Data Warehousing and Data Science

15 February 2016

Data Interface (How to Manage a DW Project)

Filed under: Analysis Services — Vincent Rainardi @ 5:54 am

One of the most challenging issues in managing a data warehouse project is that the report/analytics development can’t start before the ETL is completed and populated the warehouse tables with data.

This is traditionally solved  by using “data interface”, i.e. the fact & dim tables in the warehouse are created and populated manually with minimum data, in order for the report/cube developer to start their work.

But the issues when doing that are:

  • It takes a long time and large effort to create that data
  • The manually-handcrafted data does not reflect the real situations
  • The manually-handcrafted data does not cover many scenarios

A data interface is an agreement between the report building part and the ETL part of a DW project that specifies how the data will look like. A data interface consists of two essential parts:

  • The data structure
  • The data content (aka data values)

The data structure takes a long time to create, because it requires two inputs:

  • The requirements, which determines what fields are required in the DW
  • The source data, which determines the data types of those fields

Hence the project plan for a traditional data warehouse or data mart project looks like this: (let’s assume the project starts in January and finished in 12 months/December, and we have 1 ETL developer, 1 report/analytic developer, 1 data architect, 1 BA, 1 PM)

  • Jan: Inception, who: PM, task: produce business case and get it approved to get funding.
  • Feb-Apr: Requirement Analysis, who: BA, task: create functional requirements.
  • Apr-May: Design, who: DA, task: create data model and ETL specs.
  • Jun-July: Design, who: DA, task: report & cube specs
  • Jun-Aug: Build, who: ETL Dev, task: create ETL packages
  • Aug-Oct: Build, who: Report Dev, task: create report & cubes
  • Sep: Test, who: BA & ETL Dev, task: test ETL packages and fix
  • Nov: Test, who: BA & Report Dev, task: test report & cubes and fix
  • Dec: Implementation, who: BA, DA & Dev, task: resolve production issues

The above looks good, but it is actually it is not good from resourcing point of view. There are a lot of empty pockets burning budgets while people are sitting idle. There are 27 empty boxes (man-months) in the resource chart below, which is 37.5% of the total 60 man-months.

Original plan

The report developer starts in August. If we can make the report developer starts in June at the same time as the ETL developer, we would be able to shorten the project by 2 months or so. But how can we do that?

The answer is data interface. The DA creates the DW tables and populates them with real data from the source system. This is quicker than trying to manually create the data, and the data reflect the real situations, covering many scenarios. Real scenarios (the ones which are likely to happens) with realistic data, not made-up scenarios with unrealistic data which are unlikely to happen.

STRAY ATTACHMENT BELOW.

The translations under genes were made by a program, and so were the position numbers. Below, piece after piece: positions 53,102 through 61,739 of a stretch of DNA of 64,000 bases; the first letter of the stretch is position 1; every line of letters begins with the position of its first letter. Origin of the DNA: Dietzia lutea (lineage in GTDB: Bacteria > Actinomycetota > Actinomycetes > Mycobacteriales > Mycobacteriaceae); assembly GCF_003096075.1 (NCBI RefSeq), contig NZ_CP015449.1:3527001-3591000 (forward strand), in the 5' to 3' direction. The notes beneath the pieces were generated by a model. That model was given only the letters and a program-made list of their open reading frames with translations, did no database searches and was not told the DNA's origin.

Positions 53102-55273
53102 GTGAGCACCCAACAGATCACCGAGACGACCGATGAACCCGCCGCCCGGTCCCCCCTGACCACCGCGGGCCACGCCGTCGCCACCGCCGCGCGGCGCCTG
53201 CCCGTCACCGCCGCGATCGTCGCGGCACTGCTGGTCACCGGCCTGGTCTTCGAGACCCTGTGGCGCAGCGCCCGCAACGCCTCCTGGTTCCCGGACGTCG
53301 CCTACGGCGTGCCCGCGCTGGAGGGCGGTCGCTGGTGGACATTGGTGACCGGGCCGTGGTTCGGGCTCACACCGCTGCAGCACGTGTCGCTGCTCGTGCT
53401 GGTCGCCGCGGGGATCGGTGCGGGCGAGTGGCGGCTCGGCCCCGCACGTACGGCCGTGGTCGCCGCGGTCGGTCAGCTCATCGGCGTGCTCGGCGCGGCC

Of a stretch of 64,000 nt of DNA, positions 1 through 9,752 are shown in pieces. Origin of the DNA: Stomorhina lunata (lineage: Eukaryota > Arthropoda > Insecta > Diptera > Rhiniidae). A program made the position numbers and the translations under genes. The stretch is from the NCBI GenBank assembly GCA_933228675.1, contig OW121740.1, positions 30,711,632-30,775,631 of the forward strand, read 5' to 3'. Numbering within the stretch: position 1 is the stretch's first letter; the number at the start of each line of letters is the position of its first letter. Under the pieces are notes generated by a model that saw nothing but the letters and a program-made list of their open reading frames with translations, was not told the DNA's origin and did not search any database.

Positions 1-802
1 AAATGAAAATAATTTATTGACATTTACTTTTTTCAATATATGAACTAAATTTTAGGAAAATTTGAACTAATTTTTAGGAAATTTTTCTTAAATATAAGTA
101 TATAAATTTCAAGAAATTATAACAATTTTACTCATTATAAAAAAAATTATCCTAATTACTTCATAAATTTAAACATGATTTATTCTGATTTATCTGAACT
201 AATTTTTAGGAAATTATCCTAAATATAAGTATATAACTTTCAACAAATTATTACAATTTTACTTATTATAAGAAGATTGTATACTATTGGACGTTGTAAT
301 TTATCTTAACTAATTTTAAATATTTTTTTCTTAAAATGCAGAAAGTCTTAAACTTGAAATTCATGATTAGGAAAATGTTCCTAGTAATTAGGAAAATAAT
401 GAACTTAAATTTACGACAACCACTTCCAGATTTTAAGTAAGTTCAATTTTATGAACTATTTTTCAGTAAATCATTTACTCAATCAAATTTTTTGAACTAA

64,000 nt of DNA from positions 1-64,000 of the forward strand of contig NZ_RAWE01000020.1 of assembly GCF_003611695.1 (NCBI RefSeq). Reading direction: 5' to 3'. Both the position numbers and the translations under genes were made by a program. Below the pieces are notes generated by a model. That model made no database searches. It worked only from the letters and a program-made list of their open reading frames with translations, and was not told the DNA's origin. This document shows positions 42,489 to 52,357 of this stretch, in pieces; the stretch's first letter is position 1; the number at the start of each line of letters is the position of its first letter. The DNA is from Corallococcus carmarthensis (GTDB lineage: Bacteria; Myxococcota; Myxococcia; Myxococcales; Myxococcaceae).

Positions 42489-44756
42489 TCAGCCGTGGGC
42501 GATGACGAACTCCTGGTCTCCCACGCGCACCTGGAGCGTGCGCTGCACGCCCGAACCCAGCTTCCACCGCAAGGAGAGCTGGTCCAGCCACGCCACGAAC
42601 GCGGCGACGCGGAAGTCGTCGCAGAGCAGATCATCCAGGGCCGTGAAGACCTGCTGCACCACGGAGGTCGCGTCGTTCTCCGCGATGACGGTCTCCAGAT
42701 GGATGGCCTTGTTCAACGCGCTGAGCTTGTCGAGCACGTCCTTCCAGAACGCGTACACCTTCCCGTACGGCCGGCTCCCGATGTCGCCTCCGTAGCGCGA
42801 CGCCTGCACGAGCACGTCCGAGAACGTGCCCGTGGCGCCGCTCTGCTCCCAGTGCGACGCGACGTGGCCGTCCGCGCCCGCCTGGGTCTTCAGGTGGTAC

Using the populated DW tables (facts and dims), with real data, the report developer will be able to create the reports and the BA will be able to test/verify the numbers in the reports, at the same time when the ETL is being developed to populate the tables. We are removing the dependency between the report development and the ETL development, which a crucial link in the project that prolongs the project duration.

The resource chart now looks like this, 2 months quicker the original plan:

10 months

The value of this 2 months is approx. : 2 months x 5 people x $500/person/day x 22 days/month = $110k. It is a significant figure. The DW development cost goes down 16.7% from $660k to $550k.

We notice that there is a big white area on the lower left of the resource chart, i.e. the DA and 2 developers are not doing anything in the first 3-5 months. This can be tackled using iterative development, i.e. break the project into 3 parts (by functional areas) and deliver these 3 parts in one after the other. In the chart below, part 1 is yellow, part 2 is green and part 3 is purple.

Split into 3 parts

Part 1 (the yellow boxes) goes live in June, part 2 goes live in Aug, part 3 in Sep. The big system test at the end of the project won’t be required any more, because we go live bit by bit. During April the BA can prepare the test plan.

The resource utilisation is now higher. We now only have 8 white boxes, out of 54. That’s 14.8%.

The project duration is shortened further, only 9 months rather than 10. That’s another $55k cost saved. The cost is now $495k, 75% of the original cost ($660k).

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